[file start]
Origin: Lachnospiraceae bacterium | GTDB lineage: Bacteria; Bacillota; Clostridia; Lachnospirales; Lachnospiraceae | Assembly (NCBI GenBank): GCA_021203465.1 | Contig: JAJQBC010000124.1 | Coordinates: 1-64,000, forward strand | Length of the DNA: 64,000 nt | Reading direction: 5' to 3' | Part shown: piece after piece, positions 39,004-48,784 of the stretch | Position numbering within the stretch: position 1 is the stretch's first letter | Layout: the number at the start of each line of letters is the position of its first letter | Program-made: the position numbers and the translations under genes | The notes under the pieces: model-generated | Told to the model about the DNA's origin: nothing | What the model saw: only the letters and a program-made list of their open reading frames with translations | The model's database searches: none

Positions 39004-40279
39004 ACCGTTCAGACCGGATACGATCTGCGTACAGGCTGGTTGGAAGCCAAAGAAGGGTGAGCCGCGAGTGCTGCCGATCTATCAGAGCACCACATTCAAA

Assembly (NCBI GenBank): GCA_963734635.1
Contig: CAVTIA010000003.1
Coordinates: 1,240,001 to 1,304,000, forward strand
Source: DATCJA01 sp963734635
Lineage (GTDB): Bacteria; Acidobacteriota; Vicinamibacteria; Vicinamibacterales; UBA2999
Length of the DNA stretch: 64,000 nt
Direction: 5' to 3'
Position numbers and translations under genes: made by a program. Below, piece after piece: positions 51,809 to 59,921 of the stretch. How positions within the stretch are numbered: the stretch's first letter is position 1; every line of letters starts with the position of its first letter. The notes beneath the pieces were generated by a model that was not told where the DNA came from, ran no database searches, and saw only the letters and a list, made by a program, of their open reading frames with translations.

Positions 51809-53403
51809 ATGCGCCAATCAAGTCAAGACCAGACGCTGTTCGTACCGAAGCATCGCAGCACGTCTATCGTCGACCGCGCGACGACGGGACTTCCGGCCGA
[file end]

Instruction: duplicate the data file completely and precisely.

Origin: Lachnospiraceae bacterium | GTDB lineage: Bacteria; Bacillota; Clostridia; Lachnospirales; Lachnospiraceae | Assembly (NCBI GenBank): GCA_021203465.1 | Contig: JAJQBC010000124.1 | Coordinates: 1-64,000, forward strand | Length of the DNA: 64,000 nt | Reading direction: 5' to 3' | Part shown: piece after piece, positions 39,004-48,784 of the stretch | Position numbering within the stretch: position 1 is the stretch's first letter | Layout: the number at the start of each line of letters is the position of its first letter | Program-made: the position numbers and the translations under genes | The notes under the pieces: model-generated | Told to the model about the DNA's origin: nothing | What the model saw: only the letters and a program-made list of their open reading frames with translations | The model's database searches: none

Positions 39004-40279
39004 ACCGTTCAGACCGGATACGATCTGCGTACAGGCTGGTTGGAAGCCAAAGAAGGGTGAGCCGCGAGTGCTGCCGATCTATCAGAGCACCACATTCAAA

Assembly (NCBI GenBank): GCA_963734635.1
Contig: CAVTIA010000003.1
Coordinates: 1,240,001 to 1,304,000, forward strand
Source: DATCJA01 sp963734635
Lineage (GTDB): Bacteria; Acidobacteriota; Vicinamibacteria; Vicinamibacterales; UBA2999
Length of the DNA stretch: 64,000 nt
Direction: 5' to 3'
Position numbers and translations under genes: made by a program. Below, piece after piece: positions 51,809 to 59,921 of the stretch. How positions within the stretch are numbered: the stretch's first letter is position 1; every line of letters starts with the position of its first letter. The notes beneath the pieces were generated by a model that was not told where the DNA came from, ran no database searches, and saw only the letters and a list, made by a program, of their open reading frames with translations.

Positions 51809-53403
51809 ATGCGCCAATCAAGTCAAGACCAGACGCTGTTCGTACCGAAGCATCGCAGCACGTCTATCGTCGACCGCGCGACGACGGGACTTCCGGCCGA